“Goolag” search-scan tool unlikely to spawn major attacks

A new scanning tool that uses the Google search engine to scan websites for vulnerabilities – released last week by the flamboyant Texas-based hacking consortium known as Cult of the Dead Cow (cDc), which is offering free downloads – is not likely to enable a wave of new attacks mounted by hackers making use of the tool, according to security experts.

When the new tool, dubbed Goolag, was unveiled with great fanfare by cDc spokesman Oxblood Ruffin, he said the hacking group's release of the search engine scanner was designed to “make the web a safer place” by “enabling everyone to audit his or her own website via Google.”

This positive spin was immediately overshadowed by concern that making such a tool readily available might enable novice hackers to automate their activities and spawn a new wave of attacks.

However, security experts noted that the expertise now in play in most hacking operations is much more sophisticated than the capability offered by Goolag, which allows a user to rapidly scan Google's index for files on websites that might reveal vulnerabilities.

“Some amateurs may make use of it, but the real hackers out there are far more sophisticated and don't need it,” Roger Thornton, founder and CTO of applications security software vendor Fortify, told on Monday.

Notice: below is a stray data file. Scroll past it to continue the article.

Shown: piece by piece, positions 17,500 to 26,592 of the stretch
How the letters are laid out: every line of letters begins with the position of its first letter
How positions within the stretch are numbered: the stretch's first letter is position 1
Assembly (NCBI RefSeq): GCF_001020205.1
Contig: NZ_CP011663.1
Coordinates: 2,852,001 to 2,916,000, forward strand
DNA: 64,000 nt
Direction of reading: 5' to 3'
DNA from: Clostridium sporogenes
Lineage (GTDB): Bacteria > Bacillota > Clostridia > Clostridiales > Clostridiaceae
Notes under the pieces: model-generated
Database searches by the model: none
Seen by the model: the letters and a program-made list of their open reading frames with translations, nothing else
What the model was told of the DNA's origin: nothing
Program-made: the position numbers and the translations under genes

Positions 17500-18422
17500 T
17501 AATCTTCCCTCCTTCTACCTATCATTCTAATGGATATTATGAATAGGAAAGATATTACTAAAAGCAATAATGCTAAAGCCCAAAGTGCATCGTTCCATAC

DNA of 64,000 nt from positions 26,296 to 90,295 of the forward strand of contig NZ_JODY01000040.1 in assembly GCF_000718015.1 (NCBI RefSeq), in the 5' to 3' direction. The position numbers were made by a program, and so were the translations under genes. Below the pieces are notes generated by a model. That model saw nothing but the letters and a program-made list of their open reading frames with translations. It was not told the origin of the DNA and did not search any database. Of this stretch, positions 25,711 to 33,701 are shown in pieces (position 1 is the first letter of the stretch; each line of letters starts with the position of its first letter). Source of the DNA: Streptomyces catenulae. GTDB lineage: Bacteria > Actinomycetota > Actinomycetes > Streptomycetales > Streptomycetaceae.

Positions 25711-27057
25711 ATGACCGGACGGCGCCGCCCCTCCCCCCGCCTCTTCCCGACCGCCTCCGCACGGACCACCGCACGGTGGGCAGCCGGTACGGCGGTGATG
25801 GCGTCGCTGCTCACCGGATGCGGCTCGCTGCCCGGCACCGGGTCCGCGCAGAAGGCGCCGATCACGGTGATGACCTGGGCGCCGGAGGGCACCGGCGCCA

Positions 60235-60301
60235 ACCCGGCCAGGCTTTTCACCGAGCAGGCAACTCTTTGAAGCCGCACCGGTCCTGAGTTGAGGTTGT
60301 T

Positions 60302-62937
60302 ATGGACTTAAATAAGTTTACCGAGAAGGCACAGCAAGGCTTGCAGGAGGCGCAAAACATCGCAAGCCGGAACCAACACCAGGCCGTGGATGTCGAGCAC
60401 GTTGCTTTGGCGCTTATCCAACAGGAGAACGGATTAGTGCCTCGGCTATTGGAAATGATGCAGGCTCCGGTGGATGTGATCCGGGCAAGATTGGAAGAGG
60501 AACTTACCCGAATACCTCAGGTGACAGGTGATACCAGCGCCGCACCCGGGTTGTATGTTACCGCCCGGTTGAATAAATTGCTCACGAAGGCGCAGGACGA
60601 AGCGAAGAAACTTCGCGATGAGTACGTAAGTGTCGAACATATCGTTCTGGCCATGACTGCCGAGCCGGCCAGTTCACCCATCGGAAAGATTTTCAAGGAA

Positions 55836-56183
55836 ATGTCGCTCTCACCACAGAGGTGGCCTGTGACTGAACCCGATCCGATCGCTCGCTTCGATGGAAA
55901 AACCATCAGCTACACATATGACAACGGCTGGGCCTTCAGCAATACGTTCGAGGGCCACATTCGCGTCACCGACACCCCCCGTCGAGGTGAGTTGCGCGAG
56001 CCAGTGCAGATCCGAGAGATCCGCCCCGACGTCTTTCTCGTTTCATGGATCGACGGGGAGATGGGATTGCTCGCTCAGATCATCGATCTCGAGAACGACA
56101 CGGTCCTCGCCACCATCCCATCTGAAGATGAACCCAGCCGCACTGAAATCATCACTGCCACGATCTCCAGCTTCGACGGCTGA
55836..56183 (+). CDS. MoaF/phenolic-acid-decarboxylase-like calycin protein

In a statement posted on the Goolag website – which is adorned with red stars and a hammer and sickle evoking the similar sounding “gulag,” the infamous Soviet prison camp system – cDc said its new scanner, which it called a “web auditing tool,” was based on “Google hacking,” a form of vulnerability research it said had been developed by a hacker calling himself “Johnny I Hack Stuff.”

The Lubbock, Texas-based hacking group said it had conducted random tests using the Goolag scanner and discovered significant security holes in a variety of sites, including some sensitive U.S. government sites that Ruffin declined to identify. 

“We've seen some pretty scary holes through random tests with the scanner in North America, Europe and the Middle East,” Ruffin said in the statement posted on the group's website. “If I were a government, a large corporation or anyone with a large website, I'd be downloading this beast and aiming it at my site yesterday. The vulnerabilities are that serious.”

According to the cDc statement, Goolag scanner – currently existing exclusively as a standalone Windows GUI-based application, using one XML-based configuration file for its settings – soon will be released in an open-source configuration under the GNU Affero General Public License. Free downloads of the Windows application are offered on the Goolag site.

Ruffin also announced that Goolag is dedicated to the memory of Wau Holland, founder of the Chaos Computer Club, whom he called “a true champion of privacy rights.”


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